© 2013 Aaron Atkinson


Life in the wild takes a lot of work. If you want to get somewhere you have to paddle or walk. If you want to eat something you have to lower the bear bag and fetch a snack. Even going to bed at night requires five minutes of killing mosquitos that managed to make it into the tent.

While all of these activities take some effort, the most significant outlay of energy comes from portaging. When you portage, you carry your gear and canoe over land in order to reach another body of water. In the BWCA most portage trails are well-maintained footpaths. On this trip, the portage to our favorite pike fishing lake was wickedly steep and rocky. One group we passed called it “sporty.” Another called it “the rock wall of death.” I called it worth the pain to get to the fish.

In an effort to minimize the aforementioned pain, Dad and I decided to double-portage. This involved making one trip with our gear, walking back, and then returning carrying our canoe. While I usually lead the way, on our walk back to the canoe I made the mistake of letting Dad lead.

With packs on our backs or a canoe overhead we’re an even match, but 400 miles on his bike in the month of July had turned my 58 year old Pops into an gazelle on the portage trail. Half way back along the trail, with legs aching and lungs burning I almost asked him to shift it down a gear when nature intervened and helped me to save face. “Dad look! A blueberry bush!” I exclaimed.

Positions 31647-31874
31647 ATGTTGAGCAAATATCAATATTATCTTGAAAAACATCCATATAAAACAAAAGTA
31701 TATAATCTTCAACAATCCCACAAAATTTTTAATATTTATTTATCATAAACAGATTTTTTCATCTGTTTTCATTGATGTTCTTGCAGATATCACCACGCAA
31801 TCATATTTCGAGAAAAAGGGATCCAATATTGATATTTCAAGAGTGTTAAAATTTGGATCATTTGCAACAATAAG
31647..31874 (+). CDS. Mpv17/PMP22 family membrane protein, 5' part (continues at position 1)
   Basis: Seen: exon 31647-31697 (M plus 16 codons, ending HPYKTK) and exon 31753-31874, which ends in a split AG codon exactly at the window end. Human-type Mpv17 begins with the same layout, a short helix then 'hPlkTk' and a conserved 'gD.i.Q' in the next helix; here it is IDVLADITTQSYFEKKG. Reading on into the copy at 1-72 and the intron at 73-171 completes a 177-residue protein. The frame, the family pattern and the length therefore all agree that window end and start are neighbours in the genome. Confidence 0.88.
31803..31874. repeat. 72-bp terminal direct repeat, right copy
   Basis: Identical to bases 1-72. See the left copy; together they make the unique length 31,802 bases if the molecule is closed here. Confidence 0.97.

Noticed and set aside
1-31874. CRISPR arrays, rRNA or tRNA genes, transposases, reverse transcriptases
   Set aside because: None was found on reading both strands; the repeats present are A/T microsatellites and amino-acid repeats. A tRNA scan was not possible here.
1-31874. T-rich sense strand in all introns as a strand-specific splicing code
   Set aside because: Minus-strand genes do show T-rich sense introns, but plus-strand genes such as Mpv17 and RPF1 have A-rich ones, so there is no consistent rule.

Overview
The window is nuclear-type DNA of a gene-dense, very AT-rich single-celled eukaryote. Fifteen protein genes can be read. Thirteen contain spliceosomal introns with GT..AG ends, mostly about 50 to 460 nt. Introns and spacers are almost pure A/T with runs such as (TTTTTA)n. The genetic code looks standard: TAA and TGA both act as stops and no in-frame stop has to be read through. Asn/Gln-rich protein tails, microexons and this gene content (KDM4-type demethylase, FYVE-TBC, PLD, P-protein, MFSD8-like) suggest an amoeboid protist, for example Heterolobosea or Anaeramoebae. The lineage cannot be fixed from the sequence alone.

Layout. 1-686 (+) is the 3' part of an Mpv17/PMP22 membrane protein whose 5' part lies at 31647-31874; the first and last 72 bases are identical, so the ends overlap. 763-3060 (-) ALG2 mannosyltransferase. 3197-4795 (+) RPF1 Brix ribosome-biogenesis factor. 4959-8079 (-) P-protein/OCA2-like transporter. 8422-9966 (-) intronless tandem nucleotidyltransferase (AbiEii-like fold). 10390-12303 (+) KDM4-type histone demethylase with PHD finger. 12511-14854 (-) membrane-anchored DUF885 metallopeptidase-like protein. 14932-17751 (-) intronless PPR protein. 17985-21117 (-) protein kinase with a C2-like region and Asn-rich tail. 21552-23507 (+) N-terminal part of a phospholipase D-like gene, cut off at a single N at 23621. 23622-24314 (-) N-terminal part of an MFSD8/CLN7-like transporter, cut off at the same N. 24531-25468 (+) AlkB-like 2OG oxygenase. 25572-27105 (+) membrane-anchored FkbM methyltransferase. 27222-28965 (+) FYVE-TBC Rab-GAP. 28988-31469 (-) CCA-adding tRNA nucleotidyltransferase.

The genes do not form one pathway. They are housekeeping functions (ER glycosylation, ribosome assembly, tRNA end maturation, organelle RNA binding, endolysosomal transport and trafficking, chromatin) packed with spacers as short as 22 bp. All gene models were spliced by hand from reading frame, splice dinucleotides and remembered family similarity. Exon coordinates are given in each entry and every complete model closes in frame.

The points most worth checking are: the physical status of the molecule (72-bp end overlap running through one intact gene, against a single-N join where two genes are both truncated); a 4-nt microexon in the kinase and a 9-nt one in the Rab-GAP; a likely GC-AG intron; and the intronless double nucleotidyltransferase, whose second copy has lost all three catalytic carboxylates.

We stopped long enough to pick and eat a few dozen blueberries, their purple fruit bursting between our teeth with a sweet and tart bouquet that only wild blueberries can yield.

“Those are pretty darn good,” said Dad after we’d plucked a number of berries from the bush.

“They sure are,” I replied. “You ready to roll?”

“Let’s do it.”

“Perfect. I’m feeling rejuvenated. I’ll go ahead and take the lead.”

One Comment

  1. Dad
    Posted September 1, 2013 at 2:08 am | #

    Gazelle! Huh. On the portage trail! Huh. Guess I better keep riding that trusty cycle. Sure was fun to be able to tackle those hills without a care of how big the next one was. Gazelle. Huh! 🙂

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